Friday, August 2, 2013

Port Shepstone Lighthouse, Natal

Port Shepstone Lighthouse July 2013
Port Shepstone, on the southern bank of the Umzimkulu River, was named after the 19th c colonial statesman, Sir Theophilus Shepstone.

The first vessel to enter the Umzimkulu River, in 1880, was the coasting steamer Somtseu. The energetic colonist William Bazley started building a wall at the mouth of the river in 1882 and about ten years later Port Shepstone became a functioning harbour.

Its first light was constructed in 1895: a simple ship's masthead lantern mounted on a platform on a ladder-like structure placed on the southern bluff of the river mouth. This served the purpose of lighthouse and signal station and was manned by a Norwegian, E K Andreason, from June 1889 until his retirement at the end of 1929.

In 1906 the lighthouse at Scottburgh, which had previously marked the southern end of the Aliwal Shoal, was dismantled and put up at the port. 'It was equipped with a petroleum vapour burner replaced in 1912 by an acetylene gas apparatus. This apparatus consisted of a 187.5 mm focal distance, three-panel optic using a twenty litre incandescent mantle burner. It produced a single white flash of 27 000 every ten seconds. The lens was rotated by a weight-driven clockwork machine.'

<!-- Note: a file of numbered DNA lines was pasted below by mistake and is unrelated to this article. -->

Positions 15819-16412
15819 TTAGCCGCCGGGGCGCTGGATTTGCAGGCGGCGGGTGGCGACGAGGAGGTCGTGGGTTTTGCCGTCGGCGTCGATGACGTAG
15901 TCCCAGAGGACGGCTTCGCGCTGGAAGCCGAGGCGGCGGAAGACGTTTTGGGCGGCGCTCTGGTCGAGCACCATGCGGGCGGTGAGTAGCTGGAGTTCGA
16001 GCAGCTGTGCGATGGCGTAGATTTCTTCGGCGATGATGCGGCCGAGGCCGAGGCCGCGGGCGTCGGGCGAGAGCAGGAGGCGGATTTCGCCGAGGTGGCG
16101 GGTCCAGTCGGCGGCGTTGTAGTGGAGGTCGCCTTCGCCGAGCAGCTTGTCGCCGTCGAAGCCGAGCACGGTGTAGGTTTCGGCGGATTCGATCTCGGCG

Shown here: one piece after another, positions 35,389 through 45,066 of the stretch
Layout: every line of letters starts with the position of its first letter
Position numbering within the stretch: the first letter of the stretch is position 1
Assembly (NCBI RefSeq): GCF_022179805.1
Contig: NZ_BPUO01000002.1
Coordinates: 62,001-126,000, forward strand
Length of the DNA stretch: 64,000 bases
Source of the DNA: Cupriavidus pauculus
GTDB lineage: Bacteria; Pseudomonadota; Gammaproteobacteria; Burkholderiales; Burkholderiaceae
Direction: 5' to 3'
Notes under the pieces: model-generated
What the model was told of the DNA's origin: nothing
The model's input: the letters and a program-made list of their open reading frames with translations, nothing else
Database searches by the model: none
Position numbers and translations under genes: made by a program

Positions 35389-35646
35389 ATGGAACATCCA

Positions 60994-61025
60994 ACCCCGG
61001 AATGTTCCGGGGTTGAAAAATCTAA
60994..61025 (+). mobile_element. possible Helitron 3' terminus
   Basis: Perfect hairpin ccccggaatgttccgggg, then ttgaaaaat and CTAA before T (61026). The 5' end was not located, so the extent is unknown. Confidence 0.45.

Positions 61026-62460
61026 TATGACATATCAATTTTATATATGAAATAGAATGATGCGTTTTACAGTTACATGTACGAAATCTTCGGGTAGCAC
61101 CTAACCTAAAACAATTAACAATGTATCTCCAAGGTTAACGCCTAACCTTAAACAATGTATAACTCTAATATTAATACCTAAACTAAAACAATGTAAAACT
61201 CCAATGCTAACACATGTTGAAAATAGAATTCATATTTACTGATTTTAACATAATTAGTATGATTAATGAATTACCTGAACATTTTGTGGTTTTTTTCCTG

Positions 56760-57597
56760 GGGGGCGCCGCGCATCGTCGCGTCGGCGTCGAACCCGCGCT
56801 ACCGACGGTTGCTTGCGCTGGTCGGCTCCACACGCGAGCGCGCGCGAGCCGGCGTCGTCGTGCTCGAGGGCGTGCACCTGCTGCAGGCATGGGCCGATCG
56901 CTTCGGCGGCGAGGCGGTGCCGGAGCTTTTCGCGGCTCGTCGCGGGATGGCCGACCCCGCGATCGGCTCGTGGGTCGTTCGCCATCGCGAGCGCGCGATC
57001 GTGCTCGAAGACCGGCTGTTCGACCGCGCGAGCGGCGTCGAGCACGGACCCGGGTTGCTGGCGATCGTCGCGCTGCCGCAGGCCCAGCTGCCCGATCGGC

This was replaced in 1961 by an electric motor reduction gearbox unit, changing the light to one white flash every six seconds. The lighthouse became fully automatic in 1963: the range is 24 sea miles. 

With its circular tower painted in distinctive black and white checks, the lighthouse is a well-known landmark on the south coast. This dangerous coastline is associated with numerous shipwrecks, including those of the Sao Joao and the Grosvenor, occurring two centuries apart but both remaining topics of fascination and research.

Position: 30 44 30.1 South, 30 27 33.0 East

Further reading: Harold Williams: Southern Lights, Lighthouses of South Africa (Waterman 1993)]

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